Your workaround is effective, as long as the string stored in
$A is not an operator that
test recognizes - simply adding a space is sufficient, as you've discovered.
Surely the "greater than" should be interpreted as just a string? It works with '> ' after all.
No, the content of
$A is not interpreted as just a string. (If you wanted that, you'd have to use
[[ instead, which is parsed in a special context, more like you'd expect from traditional programming languages.)
test) is a builtin (also exists as an external utility on most systems) and is therefore parsed with command syntax, which means:
- the shell performs its expansions first -
$Areferences are replaced with the content of the variable in this case.
- the result is then passed to
Thus, from the perspective of
[, it doesn't matter whether or not the operator it ultimately sees -
> in your example - came from a literal or was stored in a variable.
But note that whitespace matters: passing
> (no spaces) is interpreted as an operator;
>, by contrast,
> is not - because that exact literal is more than just the operator.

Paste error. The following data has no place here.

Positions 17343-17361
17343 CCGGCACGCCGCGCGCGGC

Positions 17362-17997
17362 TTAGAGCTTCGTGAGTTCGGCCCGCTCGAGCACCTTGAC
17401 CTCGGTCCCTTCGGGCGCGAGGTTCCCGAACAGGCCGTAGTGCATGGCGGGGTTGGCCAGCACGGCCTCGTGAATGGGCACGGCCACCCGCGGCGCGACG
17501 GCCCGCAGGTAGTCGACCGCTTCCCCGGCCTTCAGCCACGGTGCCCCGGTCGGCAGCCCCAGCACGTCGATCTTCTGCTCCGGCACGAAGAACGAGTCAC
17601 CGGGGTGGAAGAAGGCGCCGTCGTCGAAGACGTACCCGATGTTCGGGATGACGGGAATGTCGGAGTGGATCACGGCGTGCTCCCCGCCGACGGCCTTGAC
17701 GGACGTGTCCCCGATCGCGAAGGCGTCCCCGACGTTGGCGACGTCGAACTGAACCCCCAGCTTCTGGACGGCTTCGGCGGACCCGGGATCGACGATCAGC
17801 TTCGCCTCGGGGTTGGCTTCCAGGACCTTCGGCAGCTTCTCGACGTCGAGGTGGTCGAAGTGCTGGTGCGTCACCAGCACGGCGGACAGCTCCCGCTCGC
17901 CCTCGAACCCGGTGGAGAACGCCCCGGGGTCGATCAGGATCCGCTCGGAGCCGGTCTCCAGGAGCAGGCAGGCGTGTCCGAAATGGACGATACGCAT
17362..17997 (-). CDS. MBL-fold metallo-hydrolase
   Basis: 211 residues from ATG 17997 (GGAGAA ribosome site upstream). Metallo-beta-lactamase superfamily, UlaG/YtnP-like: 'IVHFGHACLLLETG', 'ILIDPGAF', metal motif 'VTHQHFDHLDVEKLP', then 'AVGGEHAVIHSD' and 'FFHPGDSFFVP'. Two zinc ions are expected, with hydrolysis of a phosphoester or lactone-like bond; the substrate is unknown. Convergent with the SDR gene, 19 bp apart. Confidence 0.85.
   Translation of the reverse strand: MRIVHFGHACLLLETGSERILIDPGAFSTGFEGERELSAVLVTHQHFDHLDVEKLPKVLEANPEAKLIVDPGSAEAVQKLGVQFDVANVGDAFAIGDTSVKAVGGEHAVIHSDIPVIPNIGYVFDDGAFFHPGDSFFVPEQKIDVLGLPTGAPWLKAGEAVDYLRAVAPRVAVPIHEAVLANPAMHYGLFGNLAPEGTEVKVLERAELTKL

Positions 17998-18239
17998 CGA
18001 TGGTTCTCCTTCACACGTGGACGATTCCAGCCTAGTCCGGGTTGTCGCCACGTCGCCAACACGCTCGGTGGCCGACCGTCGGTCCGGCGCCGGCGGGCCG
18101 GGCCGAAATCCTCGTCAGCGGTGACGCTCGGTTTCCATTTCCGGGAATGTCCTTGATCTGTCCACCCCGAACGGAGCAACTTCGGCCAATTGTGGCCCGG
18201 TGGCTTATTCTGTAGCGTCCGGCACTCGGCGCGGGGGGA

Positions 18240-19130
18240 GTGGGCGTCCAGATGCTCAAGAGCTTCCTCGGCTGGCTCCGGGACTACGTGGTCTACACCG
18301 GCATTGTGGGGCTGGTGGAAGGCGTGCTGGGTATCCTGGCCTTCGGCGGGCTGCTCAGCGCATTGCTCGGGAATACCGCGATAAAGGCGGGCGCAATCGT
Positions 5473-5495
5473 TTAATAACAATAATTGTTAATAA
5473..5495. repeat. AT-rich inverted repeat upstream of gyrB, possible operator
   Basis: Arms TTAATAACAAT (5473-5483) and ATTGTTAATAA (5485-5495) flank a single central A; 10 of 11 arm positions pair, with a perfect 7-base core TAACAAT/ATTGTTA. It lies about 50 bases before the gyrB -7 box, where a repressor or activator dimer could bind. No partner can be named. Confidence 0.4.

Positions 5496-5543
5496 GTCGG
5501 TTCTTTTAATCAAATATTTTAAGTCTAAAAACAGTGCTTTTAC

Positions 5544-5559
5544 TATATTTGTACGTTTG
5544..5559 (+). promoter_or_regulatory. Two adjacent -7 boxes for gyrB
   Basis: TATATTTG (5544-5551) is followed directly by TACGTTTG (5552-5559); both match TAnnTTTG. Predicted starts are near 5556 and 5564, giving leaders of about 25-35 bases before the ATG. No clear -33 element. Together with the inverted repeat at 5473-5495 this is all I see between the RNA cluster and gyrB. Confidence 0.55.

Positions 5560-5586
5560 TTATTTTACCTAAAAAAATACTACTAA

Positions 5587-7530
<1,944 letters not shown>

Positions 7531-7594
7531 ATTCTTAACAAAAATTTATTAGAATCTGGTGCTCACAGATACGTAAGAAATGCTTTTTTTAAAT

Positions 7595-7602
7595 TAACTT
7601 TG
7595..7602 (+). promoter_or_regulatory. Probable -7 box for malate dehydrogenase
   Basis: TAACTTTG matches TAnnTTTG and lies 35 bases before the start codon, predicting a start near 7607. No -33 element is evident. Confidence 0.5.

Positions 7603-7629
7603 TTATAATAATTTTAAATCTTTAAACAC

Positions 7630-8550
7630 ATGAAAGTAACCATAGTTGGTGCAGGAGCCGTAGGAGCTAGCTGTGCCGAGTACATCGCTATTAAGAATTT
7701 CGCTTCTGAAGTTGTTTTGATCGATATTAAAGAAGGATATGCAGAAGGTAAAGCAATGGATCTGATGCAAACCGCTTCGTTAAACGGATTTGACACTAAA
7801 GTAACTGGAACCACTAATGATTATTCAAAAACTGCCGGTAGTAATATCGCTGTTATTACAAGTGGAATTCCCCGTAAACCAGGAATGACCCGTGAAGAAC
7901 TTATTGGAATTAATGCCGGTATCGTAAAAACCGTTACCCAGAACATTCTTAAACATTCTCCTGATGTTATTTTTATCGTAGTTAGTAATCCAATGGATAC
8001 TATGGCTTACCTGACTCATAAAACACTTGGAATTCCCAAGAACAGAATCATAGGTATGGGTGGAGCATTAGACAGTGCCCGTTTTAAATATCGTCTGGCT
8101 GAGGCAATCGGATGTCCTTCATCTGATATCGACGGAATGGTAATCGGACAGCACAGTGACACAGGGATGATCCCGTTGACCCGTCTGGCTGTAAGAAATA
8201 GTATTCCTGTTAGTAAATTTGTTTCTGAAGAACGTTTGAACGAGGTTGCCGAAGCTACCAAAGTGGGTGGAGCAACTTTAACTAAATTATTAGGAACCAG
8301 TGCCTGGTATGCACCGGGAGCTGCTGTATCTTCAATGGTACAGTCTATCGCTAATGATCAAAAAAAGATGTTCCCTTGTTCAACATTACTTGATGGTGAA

The bottom line is:
- The bash-completion script you're using is not robust.
- As @chepner states in a comment on the question, POSIX recommends not using
-ato avoid the ambiguity you encountered (emphasis mine):
The XSI extensions specifying the -a and -o binary primaries and the '(' and ')' operators have been marked obsolescent. (Many expressions using them are ambiguously defined by the grammar depending on the specific expressions being evaluated.)
Specifically, using separate
[ ... ]expressions joined with
-o) solves the problem:
[ -n "$BASH_VERSION" ] && [ -n "$PS1" ] && [ -z "$BASH_COMPLETION_COMPAT_DIR" ]
Or, more simply, taking advantage of a non-empty string evaluating to true:
[ "$BASH_VERSION" ] && [ "$PS1" ] && [ -z "$BASH_COMPLETION_COMPAT_DIR" ]
Note that while
-o introduce ambiguities, they are not a security concern - you cannot inject arbitrary code through their use.